Sandakan was the former capital of Sabah and is the location of the infamous Death March of Allied soldiers under the Japanese. History here dates back to the 18th century but its modern history starts in the 1870s when the Sultan of Brunei leased this land to and Englishman, William Pryer. He was named the Resident (most senior administrative official) of the east coast. By 1885 Sandakan was named the capital of British East Borneo and a thriving commercial city. Sandakan offered beeswax, rattan, edible bird's nests, and timber that was used in the construction of Beijing's Temple of Heaven. Much of the early trade was done with Hong Kong. In January 1942, the Japanese took control and a POW camp was set up at the start of the Death March to Ranau. The town was destroyed during WWII but rebuilt, mostly on reclaimed land, but the administration had moved to Kota Kinabalu. Post-war, the town experienced a huge boom with their timber business, and now with oil palm and cocoa.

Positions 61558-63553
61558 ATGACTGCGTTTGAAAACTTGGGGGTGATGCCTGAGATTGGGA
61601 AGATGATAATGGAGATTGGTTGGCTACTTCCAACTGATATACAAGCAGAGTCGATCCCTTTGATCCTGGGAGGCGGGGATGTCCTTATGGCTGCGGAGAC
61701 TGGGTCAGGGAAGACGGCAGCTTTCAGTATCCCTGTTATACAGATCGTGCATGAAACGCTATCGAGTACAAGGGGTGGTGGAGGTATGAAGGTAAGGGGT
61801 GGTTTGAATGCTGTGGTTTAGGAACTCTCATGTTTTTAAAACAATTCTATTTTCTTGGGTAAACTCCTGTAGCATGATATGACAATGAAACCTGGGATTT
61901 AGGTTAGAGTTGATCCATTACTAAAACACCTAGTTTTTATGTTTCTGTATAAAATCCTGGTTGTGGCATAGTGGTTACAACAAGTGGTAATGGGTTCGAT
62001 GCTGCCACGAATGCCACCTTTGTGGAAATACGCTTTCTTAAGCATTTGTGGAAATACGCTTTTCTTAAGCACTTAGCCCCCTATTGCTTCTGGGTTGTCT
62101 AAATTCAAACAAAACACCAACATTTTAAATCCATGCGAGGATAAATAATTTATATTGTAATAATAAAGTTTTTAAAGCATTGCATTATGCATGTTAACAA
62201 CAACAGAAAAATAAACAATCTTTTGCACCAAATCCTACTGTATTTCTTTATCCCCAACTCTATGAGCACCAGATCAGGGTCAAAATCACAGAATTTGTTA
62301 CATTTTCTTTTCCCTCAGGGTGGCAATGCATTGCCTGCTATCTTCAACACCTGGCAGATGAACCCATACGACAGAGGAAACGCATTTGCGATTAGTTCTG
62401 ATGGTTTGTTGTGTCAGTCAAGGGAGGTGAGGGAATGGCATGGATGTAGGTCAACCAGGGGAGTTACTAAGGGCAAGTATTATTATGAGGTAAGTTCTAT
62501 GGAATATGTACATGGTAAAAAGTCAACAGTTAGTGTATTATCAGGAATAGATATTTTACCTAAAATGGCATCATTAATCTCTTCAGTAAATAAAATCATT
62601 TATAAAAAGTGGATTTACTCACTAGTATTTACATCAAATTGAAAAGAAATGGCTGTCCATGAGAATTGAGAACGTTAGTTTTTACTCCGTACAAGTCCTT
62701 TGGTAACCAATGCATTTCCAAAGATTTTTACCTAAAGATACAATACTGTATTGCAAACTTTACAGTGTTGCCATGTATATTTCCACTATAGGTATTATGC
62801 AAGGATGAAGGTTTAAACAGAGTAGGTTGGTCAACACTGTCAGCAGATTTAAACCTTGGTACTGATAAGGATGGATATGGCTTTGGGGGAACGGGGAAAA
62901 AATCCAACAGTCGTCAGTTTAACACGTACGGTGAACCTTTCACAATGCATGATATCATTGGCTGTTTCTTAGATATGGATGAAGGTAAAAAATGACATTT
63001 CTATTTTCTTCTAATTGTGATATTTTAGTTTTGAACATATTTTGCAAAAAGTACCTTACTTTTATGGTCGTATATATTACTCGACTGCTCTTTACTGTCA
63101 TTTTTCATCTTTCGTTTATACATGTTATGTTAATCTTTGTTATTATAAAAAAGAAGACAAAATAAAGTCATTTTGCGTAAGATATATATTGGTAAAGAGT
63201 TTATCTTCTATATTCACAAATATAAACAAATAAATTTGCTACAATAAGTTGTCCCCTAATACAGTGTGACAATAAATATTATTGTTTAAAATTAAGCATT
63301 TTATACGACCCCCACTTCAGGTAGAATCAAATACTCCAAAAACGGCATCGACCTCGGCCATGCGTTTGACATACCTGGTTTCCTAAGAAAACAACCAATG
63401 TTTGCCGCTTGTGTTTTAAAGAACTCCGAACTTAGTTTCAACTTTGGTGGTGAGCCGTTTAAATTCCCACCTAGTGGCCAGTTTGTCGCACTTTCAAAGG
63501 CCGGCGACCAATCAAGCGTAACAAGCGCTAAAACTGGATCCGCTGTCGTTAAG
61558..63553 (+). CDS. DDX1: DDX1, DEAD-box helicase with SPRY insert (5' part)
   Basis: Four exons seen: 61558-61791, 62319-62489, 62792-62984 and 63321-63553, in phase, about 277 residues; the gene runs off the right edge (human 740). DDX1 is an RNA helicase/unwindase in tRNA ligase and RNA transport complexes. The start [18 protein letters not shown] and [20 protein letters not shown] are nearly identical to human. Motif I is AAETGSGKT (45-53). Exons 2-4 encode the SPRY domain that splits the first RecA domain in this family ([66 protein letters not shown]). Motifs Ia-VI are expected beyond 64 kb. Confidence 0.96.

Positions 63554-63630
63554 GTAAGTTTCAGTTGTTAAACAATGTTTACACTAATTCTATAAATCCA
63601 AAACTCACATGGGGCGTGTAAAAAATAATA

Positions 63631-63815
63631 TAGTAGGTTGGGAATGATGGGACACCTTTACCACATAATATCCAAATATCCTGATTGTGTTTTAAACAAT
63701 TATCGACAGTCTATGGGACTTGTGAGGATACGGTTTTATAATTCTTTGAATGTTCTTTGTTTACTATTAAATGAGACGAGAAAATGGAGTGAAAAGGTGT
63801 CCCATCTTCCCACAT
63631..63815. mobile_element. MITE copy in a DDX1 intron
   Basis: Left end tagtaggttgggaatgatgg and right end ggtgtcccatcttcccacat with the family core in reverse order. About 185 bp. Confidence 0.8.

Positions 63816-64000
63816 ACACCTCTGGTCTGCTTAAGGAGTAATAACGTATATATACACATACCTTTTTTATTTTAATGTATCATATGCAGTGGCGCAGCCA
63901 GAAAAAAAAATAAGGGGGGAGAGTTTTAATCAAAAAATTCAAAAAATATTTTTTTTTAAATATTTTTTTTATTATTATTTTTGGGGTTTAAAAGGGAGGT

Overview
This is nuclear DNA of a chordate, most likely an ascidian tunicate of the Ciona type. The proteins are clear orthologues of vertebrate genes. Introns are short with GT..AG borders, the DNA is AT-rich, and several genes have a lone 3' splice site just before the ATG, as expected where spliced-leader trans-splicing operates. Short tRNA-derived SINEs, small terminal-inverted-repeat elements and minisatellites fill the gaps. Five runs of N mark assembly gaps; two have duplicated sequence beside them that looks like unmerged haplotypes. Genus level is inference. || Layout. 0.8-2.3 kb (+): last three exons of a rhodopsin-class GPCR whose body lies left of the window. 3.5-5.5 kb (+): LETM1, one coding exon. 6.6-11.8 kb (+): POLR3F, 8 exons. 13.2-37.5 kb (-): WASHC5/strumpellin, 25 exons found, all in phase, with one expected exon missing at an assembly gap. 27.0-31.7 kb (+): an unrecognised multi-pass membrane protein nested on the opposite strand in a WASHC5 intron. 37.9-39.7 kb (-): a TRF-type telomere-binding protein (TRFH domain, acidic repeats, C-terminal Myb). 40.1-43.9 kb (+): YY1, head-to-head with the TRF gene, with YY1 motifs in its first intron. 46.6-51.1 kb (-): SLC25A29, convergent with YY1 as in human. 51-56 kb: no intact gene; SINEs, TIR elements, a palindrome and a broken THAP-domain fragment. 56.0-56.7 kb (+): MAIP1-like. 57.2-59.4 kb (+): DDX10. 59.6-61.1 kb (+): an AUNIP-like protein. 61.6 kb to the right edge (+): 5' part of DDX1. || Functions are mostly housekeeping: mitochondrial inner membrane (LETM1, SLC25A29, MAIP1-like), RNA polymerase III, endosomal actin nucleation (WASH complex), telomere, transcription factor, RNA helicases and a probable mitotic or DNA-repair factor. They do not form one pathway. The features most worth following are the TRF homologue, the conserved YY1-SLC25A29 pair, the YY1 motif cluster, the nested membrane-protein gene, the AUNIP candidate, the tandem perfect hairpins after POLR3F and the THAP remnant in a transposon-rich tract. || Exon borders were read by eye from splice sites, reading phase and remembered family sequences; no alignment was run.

Most visitors to Sandakan use it as a base for day trips to the surrounding Sepilok Orangutan Rehabilitation Center, Turtle Islands National Park, and the Labuk Bay Proboscis Monkey Sanctuary. But the town itself also has some worthwhile stops. The three-story Central Market has any kind of fresh produce you may want, plus many restaurants that offer delicious Malay food. Also, leave time for a visit to Sandakan Memorial Park on the site of the former WWII POW camp.